Spreading the Word About Buttons

A Selection of Buttons made by me, including
Crosswheels, Wrapped, Shirtlace and Bird’s Eye

Since the problem with my arm began several weeks ago I have been quite restricted as to what activities I am able to do without exacerbating the pain. I keep discovering things that are too painful to do at the moment and was really disappointed that using my sewing machine was one such.

I am still able to hand sew so when the members of my craft group said they would like to make Dorset buttons I was pleased to agree. I have enjoyed making buttons from my first attempt.

My Little Sis, Janet, (she’s not really my sister but when we are together people always think that we are sisters because of how well we get on – as for why she’s the little one, well, that’s another story!) had been on a workshop to learn about making buttons several years ago. She had talked to me about it afterwards but for some reason the subject didn’t really grab me. A couple of years ago, however, I attended a really enjoyable Creative Textiles course run by Workers’ Educational Association during which we made Dorset Buttons. That was it, I was hooked (button hooked?!?).

My interest has widened to include other buttons and passementerie, mainly through watching Gina Barrett of Gina B Silkworks on Create and Craft TV. I have been lucky enough to have been given Gina’s DVDs: Making Buttons and Making More Buttons. Button-making and passementerie are good crafts for me as there are so many different things to try. I am not very good at sticking to one thing – I attempt something then, instead of perfecting the technique, I move on to something else. With passementerie, I can move to the next thing but still be doing passementerie as there is so much of it!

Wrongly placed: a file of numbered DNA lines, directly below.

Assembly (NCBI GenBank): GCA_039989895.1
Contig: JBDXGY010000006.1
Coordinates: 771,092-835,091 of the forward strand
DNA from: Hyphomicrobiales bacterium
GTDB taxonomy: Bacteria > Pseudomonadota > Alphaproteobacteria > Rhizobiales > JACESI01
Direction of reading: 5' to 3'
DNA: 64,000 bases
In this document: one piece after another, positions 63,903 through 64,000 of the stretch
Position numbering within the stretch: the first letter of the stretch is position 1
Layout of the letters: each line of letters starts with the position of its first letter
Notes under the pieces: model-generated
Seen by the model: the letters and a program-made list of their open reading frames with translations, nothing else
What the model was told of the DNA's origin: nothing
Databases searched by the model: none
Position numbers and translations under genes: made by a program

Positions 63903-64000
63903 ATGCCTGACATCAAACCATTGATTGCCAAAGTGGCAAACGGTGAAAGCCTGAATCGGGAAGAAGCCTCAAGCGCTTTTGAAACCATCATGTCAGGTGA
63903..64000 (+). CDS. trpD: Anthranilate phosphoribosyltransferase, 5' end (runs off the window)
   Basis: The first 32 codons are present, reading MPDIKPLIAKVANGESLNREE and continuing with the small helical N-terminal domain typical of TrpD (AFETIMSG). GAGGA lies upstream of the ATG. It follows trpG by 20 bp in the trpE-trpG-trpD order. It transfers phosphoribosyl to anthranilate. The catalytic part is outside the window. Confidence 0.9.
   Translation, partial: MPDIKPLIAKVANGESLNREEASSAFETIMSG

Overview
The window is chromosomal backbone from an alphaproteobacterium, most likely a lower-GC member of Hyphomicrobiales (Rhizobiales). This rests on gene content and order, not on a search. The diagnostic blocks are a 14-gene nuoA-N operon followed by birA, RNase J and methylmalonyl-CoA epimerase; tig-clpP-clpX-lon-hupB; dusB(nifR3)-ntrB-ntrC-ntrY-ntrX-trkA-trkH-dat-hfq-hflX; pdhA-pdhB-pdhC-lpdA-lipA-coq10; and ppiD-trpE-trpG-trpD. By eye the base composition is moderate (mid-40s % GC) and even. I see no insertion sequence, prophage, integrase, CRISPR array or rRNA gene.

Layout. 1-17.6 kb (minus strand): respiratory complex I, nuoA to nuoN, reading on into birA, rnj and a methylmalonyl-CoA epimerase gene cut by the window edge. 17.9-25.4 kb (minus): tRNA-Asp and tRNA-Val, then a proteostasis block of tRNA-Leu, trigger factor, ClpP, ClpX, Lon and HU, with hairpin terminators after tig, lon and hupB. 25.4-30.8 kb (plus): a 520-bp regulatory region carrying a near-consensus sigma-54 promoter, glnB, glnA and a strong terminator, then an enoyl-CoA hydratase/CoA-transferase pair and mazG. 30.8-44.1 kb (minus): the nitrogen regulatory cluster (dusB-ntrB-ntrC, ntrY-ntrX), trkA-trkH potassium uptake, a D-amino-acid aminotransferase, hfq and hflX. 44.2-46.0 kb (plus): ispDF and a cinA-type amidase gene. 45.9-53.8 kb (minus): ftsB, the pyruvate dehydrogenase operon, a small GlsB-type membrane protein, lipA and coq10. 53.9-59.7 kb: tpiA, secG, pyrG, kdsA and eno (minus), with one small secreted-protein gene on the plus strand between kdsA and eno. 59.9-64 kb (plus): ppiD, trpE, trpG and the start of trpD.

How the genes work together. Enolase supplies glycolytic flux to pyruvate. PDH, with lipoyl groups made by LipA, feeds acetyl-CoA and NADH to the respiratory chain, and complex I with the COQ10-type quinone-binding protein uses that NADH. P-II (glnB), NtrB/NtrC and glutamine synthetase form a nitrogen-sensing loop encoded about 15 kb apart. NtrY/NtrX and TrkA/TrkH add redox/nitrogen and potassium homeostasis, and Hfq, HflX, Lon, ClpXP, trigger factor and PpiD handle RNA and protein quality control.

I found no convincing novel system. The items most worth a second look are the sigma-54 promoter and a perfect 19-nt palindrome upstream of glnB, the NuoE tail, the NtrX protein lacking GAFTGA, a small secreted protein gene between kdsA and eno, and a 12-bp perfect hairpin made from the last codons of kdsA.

Back to the craft group (sorry for getting distracted!)… On Friday afternoon of last week I showed the members how to make a Dorset crosswheel button. They were all very interested in making the buttons. I think crafters like how adaptable the buttons are – they can be used as fasteners or embellishments on clothing, made into jewellery, used on handmade cards and so much more.

Due to the relaxed and very social nature of our group, none of us managed to complete our buttons. However, everyone took their button home with ‘strict’ instructions (well, I AM bossy!) to bring it back, completed, to the next meeting.

If you are interested in making buttons, Gina’s website is a good place to start. Her DVDs are very easy to follow. There are, of course, other people making and selling wrapped and needlework buttons or offering courses in button-making.

Large Wrapped Button using narrow
satin ribbon on a metal bangle

**Note: I have not been paid, sponsored or received any inducement in relation to people or products mentioned above.**


2 thoughts on “Spreading the Word About Buttons

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